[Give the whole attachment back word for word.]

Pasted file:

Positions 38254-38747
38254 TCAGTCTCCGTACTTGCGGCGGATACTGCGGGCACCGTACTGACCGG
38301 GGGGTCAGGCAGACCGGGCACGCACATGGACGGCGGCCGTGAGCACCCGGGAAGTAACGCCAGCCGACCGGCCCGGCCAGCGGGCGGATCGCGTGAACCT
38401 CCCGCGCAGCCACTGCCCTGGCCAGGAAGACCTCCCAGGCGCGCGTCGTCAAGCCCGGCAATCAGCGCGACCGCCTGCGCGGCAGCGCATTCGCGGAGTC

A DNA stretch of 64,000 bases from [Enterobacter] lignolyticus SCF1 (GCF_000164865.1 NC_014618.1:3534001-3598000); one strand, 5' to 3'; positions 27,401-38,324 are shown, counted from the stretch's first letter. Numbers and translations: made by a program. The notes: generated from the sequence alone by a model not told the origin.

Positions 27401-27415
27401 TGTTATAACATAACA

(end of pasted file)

Positions 38254-38747
38254 TCAGTCTCCGTACTTGCGGCGGATACTGCGGGCACCGTACTGACCGG
38301 GGGGTCAGGCAGACCGGGCACGCACATGGACGGCGGCCGTGAGCACCCGGGAAGTAACGCCAGCCGACCGGCCCGGCCAGCGGGCGGATCGCGTGAACCT
38401 CCCGCGCAGCCACTGCCCTGGCCAGGAAGACCTCCCAGGCGCGCGTCGTCAAGCCCGGCAATCAGCGCGACCGCCTGCGCGGCAGCGCATTCGCGGAGTC

A DNA stretch of 64,000 bases from [Enterobacter] lignolyticus SCF1 (GCF_000164865.1 NC_014618.1:3534001-3598000); one strand, 5' to 3'; positions 27,401-38,324 are shown, counted from the stretch's first letter. Numbers and translations: made by a program. The notes: generated from the sequence alone by a model not told the origin.

Positions 27401-27415
27401 TGTTATAACATAACA